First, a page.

The 2019 NAMM show in Anaheim, California runs from January 24 through January 29. While it’s still a show for the music trade industry, partnering with the Audio Engineering Society (AES) has opened up attendance for engineers and producers in recording and live sound. Most of the sound and music production exhibits are concentrated in a new two-story section of the Anaheim Convention Center, and the AES@NAMM program offers a number of technical training opportunities. Here’s a rundown on things that might interest you enough to brave Anahiem and attend the show.
First, there’s the AES@NAMM program. This is actually a separate event from the NAMM trade show itself, has its own registration, and price of admission. It’s a series of classes over the four day show period that have sort of two prongs, one being training on specific hardware, software, and technologies presented by the equipment manufacturers. For instance, Allen & Heath will be offering training on the d-Live console, Lectrosonics will be presenting sessions on wireless IEM systems, and VUE will be teaching about line array speaker systems. Technology tracks include things like networking and mic techniques. In addition, the Main Stage area (actually a ballroom in the Hilton), put together by author and technologist-about-town Bobby Owsinski, will feature talks on topics in studio and live sound by well known engineers such as Andrew Scheps, Sylvia Massy, and Bob Scovill. To plan your AES@NAMM training (or to decide if there’s anything worth while for you), here’s a link to the AES@NAMM Class Schedule. Should you choose to attend one or more of the classes, here’s a link to the AES@NAMM fee schedule page. You’ll find a link to the registration application there. There’s a price break for AES members (they’ll be happy to sign you up at the show) but I’ll warn you that other than the digital console and line array tracks, you’ll be in for at least $99 for a day.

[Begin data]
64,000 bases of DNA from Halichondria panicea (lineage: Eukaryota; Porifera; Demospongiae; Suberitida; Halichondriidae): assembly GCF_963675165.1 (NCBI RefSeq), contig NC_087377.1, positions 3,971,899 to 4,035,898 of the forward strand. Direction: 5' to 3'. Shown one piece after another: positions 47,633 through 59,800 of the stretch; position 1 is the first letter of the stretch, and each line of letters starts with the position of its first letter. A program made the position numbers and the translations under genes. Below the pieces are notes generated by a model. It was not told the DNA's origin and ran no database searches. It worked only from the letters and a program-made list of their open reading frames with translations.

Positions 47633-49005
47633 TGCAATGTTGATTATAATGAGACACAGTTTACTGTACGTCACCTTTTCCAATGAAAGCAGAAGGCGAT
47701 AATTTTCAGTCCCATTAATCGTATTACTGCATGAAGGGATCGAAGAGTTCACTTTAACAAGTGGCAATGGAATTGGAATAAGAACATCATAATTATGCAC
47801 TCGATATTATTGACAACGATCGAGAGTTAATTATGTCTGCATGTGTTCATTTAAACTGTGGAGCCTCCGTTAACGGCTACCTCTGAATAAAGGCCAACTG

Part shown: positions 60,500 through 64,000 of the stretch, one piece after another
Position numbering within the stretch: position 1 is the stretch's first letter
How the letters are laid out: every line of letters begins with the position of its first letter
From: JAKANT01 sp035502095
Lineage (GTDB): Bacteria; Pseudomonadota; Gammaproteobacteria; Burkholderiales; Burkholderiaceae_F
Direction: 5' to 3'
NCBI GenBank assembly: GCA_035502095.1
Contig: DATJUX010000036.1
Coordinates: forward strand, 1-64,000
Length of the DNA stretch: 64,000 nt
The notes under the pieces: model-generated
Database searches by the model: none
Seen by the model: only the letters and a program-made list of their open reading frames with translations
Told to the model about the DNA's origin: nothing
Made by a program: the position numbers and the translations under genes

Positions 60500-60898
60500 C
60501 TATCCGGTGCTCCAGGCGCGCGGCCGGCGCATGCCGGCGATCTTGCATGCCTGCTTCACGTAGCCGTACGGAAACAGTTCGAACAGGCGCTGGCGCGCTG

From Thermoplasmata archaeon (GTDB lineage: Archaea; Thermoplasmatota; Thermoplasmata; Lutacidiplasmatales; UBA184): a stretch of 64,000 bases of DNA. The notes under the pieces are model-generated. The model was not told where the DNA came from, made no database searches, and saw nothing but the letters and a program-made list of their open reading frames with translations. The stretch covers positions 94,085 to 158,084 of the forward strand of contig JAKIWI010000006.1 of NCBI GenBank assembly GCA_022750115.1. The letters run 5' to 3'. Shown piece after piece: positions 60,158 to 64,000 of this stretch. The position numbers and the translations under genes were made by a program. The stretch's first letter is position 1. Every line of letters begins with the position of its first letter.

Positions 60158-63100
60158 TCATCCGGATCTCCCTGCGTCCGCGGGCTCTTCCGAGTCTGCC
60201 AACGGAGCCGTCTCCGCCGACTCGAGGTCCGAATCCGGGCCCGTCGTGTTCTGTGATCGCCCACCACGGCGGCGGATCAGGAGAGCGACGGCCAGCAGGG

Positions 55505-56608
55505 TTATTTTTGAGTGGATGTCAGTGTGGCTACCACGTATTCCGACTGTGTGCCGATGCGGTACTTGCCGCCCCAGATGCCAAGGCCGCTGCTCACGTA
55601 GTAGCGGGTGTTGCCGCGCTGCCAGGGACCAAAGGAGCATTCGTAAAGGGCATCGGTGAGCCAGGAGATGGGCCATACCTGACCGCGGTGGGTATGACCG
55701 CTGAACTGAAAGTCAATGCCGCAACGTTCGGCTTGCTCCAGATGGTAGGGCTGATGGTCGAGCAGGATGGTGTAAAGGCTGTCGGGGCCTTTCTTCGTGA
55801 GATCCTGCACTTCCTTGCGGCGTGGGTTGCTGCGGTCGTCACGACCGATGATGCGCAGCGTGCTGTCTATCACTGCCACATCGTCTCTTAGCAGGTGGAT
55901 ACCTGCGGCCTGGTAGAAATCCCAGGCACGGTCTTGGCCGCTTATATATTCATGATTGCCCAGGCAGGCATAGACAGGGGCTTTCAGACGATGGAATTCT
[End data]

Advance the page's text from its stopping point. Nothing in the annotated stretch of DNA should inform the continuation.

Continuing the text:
If you’d like to attend the NAMM show proper, you can take advantage of the AES partnership and attend as a non-member. Here’s a link to the NAMM Badge Application page. That link also has links to show information, exhibitors, events, and educational opportunities. Click the Register for an Attendee Badge button, fill out the application form (this is where you tell them about your involvement in a studio, live venue, production, house of worship, etc.) and when you get to the part where you pay your money, using the promo code AES@NAMM will get you a badge for $25. This is for the NAMM show itself, not the AES@NAMM program.
The NAMM show offers a number of educational sessions in addition to the trade show itself. You might find some of the TEC Tracks presentations interesting.
If you have an interest in Audio over IP Dante, Audinate is offering a free one day class on January 24 and 25. You don’t even have to be registered for NAMM or AES@NAMM to attend, but you do need to register with Audinate. You’ll first need to set up an Audinate user account if you don’t already have one, and from there, register for a class.
You know the NAMM show from its reputation, and maybe from my show reports here. With the new layout for the audio exhibitors, it’s pretty much like an AES show, and with your NAMM badge, you’re free to go to the other end of the convention center to bang on drums, try out effect pedals, or check out the latest in flutes and saxophones. Something new this year is an exhibition of the photos of rock ‘n’ roll photographer and author Neal Preston.
That’s about all I know, and hope this will encourage you to attend – either or both the AES program and NAMM show. I’ll warn you that traffic around there is a nightmare, parking is expensive, and hotel rates are absurd, so plan accordingly.